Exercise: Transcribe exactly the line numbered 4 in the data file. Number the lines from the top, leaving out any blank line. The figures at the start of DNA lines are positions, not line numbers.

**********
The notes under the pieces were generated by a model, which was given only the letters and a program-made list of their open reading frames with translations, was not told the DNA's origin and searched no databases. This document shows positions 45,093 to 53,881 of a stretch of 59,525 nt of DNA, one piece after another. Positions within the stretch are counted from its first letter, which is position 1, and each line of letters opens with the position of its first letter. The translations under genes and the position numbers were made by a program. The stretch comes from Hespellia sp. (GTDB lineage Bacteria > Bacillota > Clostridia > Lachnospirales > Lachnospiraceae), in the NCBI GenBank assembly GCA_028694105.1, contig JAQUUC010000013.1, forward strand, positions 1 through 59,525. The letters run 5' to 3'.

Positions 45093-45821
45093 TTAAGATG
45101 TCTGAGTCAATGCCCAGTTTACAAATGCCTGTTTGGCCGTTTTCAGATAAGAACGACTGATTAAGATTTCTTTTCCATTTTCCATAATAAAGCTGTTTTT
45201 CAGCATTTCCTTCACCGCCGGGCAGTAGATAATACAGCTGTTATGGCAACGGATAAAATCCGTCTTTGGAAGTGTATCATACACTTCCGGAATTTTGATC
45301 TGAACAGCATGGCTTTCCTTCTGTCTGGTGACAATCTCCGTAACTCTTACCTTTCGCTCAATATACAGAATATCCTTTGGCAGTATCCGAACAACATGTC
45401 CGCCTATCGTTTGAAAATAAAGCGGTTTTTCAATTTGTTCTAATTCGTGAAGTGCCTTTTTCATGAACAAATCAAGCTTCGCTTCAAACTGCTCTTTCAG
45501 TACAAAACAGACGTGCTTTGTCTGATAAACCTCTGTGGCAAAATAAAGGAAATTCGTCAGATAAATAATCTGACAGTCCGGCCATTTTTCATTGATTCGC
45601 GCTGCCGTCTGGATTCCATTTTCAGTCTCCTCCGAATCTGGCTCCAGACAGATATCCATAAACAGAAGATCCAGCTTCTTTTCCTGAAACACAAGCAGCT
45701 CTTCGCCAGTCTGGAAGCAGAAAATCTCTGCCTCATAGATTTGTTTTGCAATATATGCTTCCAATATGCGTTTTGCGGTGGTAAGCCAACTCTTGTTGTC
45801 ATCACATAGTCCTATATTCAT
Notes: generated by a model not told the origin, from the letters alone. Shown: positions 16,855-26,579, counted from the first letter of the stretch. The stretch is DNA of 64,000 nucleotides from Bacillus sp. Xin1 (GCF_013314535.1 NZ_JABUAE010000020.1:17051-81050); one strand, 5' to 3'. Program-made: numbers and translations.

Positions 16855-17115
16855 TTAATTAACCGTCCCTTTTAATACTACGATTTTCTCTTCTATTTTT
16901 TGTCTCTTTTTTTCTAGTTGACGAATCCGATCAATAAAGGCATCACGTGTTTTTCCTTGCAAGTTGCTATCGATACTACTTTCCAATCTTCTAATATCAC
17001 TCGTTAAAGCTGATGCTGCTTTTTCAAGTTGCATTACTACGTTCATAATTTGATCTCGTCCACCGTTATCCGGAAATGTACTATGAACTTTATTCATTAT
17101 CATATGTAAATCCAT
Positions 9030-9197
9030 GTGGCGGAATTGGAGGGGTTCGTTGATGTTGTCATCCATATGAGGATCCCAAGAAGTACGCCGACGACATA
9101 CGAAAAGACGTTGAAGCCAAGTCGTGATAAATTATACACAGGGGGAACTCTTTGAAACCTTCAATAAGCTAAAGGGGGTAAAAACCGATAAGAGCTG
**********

45101 TCTGAGTCAATGCCCAGTTTACAAATGCCTGTTTGGCCGTTTTCAGATAAGAACGACTGATTAAGATTTCTTTTCCATTTTCCATAATAAAGCTGTTTTT